A Victorian setting, a powerful young woman who’s lost her memories, a secret society comprised of the richest and most powerful (and incidentally and unsurprisingly white), a group of adolescents from all over the world who have strange and amazing powers and are dubbed the "Fanciful Freaks" by the London press, and a tournament to the death. This book has so much going for it, and though I liked a lot of things about it, I also had a couple of issues. I loved that the cast of characters is pred A Victorian setting, a powerful young woman who’s lost her memories, a secret society comprised of the richest and most powerful (and incidentally and unsurprisingly white), a group of adolescents from all over the world who have strange and amazing powers and are dubbed the "Fanciful Freaks" by the London press, and a tournament to the death. This book has so much going for it, and though I liked a lot of things about it, I also had a couple of issues. I loved that the cast of characters is predominantly BIPoC, and the action is set in London in the Victorian period. England, and London in particular, has had people for centuries from all over the world reside there, contrary to the belief that England has been totally white forever. Here the BIPoC characters have a variety of powers and these people are brought together by the Enlightenment Club (an on-the-nose and ironic name if I’ve ever heard one), a group of super rich, super powerful people who firmly believe the world will end, and they want to be the ones in charge afterwards. They also see the BIPoC teens with supernatural powers as little more than monsters, or barely civilized pets. Main character Iris, formerly from Africa, and now working for a barely reputable circus owner as one of a pair of tightrope walkers, works with a close-mouthed young man from Turkey, known as Jinn. Iris’ memories begin five years ago, and she’s desperate to recover who she was prior to this time, and so when she’s teased with the possibility of finding herself, she and eventually Jinn are dragged into the clutches of the Enlightenment Club, along with several other supernaturally powered teens. The teens are organized into teams representing each member of the Club, and must fight to the death for money. I started to lose the thread of the narrative once the tournament began. The teens had to find various objects located in different parts of the city. The objects' purposes are unknown to the teens, and there are keys and other things involved. The point of the tournament was rapidly lost to me, as much of the book was spent in the teams fighting each other, people dying violently, betrayals and double crosses, and romance angst between the boys on Iris' team as they do a lot of chest-thumping to impress the young woman. I also had a hard time keeping track of all the different characters, and I wished Jinn and Max had not fought with each other so much, as it seemed Iris’ team was always too volatile to ever work towards a common goal. I also had some difficulty understanding what Adam’s goals really were, but I think they’ll be revealed more clearly in the next book. (He's a member of the Club who doesn't seem as odious as the others are.) I actually wish this book had been a little shorter, as there was so much going on, and I got lost in the many machinations and fights than once. That said, I liked Iris, and even when she kept finding out new and terrible things about herself or the Enlightenment Club, I liked that she kept striving to find a more productive way to move forward, whether with her team or with finding out truths about herself. I am not sure right now whether I want to follow the story onwards to the next book, however much I liked parts of it. My rating: 3.5 stars. Thank you to NetGalley and Simon and Shuster Canada for this ARC in exchange for a review.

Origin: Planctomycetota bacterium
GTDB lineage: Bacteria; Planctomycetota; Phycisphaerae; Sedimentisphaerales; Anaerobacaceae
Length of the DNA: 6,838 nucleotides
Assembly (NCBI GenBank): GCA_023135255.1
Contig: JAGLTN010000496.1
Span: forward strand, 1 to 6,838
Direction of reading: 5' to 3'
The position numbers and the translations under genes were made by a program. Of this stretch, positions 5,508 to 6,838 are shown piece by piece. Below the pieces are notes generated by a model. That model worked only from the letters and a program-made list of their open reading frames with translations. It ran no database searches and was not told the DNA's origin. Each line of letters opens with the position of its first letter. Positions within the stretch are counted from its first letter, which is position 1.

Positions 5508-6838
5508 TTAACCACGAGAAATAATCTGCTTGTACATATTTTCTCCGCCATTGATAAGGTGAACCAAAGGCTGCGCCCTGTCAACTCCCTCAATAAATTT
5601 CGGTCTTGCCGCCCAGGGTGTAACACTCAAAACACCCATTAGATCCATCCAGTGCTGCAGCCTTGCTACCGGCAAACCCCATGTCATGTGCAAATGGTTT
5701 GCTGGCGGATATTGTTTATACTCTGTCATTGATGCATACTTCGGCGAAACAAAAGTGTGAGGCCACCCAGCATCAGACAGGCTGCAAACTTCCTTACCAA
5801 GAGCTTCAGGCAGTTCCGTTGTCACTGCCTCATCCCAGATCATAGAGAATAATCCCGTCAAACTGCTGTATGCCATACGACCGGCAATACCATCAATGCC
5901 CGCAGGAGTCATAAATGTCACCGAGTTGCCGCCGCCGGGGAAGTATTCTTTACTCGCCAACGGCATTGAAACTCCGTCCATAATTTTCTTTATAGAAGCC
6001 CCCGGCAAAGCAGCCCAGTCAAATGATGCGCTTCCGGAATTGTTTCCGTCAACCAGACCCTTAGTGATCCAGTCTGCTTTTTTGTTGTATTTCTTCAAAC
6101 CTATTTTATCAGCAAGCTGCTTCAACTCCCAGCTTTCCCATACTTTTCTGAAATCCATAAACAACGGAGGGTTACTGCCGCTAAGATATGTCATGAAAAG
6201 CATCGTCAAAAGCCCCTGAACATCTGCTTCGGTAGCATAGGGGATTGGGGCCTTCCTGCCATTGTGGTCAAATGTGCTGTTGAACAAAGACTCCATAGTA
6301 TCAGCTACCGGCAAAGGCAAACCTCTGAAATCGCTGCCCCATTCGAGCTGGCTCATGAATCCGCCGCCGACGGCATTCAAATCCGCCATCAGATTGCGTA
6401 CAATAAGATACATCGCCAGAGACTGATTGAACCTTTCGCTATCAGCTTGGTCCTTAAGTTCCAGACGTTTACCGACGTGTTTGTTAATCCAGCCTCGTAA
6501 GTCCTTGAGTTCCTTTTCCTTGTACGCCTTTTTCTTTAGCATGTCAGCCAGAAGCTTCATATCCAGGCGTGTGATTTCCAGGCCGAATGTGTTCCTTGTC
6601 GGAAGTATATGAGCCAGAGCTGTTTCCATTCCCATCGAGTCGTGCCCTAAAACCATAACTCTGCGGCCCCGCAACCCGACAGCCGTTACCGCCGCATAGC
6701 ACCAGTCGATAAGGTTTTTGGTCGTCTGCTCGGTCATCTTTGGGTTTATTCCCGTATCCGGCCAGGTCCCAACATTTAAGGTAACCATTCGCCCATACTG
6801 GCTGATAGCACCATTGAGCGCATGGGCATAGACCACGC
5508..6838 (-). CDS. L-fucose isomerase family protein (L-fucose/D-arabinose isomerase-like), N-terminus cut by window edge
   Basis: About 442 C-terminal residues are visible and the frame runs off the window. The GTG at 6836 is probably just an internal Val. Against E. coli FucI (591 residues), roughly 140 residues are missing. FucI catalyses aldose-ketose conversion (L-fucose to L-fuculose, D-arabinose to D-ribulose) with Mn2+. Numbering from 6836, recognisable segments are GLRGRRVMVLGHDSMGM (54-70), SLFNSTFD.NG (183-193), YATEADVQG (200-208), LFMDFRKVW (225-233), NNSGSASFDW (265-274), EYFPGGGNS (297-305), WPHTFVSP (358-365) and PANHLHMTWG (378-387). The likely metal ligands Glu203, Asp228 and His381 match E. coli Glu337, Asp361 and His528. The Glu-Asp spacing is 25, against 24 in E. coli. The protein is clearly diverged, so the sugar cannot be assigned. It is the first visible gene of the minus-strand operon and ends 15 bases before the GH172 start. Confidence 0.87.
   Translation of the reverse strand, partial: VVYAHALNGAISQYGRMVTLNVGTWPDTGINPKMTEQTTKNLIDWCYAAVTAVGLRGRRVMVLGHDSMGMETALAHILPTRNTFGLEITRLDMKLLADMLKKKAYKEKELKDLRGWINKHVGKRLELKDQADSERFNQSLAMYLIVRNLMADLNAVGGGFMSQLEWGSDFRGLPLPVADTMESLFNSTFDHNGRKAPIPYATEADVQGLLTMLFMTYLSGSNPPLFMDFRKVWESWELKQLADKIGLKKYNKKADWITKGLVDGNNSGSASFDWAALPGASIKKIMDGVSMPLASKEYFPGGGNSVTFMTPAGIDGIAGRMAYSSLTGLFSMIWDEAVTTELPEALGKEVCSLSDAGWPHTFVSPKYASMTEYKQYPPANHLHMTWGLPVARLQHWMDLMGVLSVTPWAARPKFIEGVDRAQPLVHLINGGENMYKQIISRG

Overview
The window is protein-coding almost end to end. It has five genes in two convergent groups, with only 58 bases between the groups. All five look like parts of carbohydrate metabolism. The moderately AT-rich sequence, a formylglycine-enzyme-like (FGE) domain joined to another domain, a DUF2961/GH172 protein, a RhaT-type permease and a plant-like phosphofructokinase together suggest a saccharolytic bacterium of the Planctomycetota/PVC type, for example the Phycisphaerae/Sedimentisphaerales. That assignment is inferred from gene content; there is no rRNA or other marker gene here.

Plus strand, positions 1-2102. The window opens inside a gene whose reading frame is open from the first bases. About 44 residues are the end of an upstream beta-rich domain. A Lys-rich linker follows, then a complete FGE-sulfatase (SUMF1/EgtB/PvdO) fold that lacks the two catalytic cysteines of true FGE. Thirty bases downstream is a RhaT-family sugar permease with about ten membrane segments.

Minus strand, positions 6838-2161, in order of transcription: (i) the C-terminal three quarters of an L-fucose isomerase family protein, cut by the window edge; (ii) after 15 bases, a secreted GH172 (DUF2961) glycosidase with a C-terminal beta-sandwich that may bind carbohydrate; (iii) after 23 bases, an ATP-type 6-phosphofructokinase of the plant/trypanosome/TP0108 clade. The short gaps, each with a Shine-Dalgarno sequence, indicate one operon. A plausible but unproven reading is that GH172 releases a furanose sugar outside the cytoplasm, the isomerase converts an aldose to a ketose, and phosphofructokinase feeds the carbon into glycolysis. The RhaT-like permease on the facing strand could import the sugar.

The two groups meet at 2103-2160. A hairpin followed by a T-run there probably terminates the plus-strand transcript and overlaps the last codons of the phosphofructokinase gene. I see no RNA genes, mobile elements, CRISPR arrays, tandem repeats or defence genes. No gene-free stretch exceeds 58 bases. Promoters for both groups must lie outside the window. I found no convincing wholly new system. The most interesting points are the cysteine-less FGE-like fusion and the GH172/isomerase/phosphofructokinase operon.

14. 4 out of 5

    ⛅ Saniya (sunnysidereviews) ⛅

    An African tightrope dancer? and a historical fiction? SIGN ME UP! Also, that cover is everything!!

  15. 4 out of 5

    Laura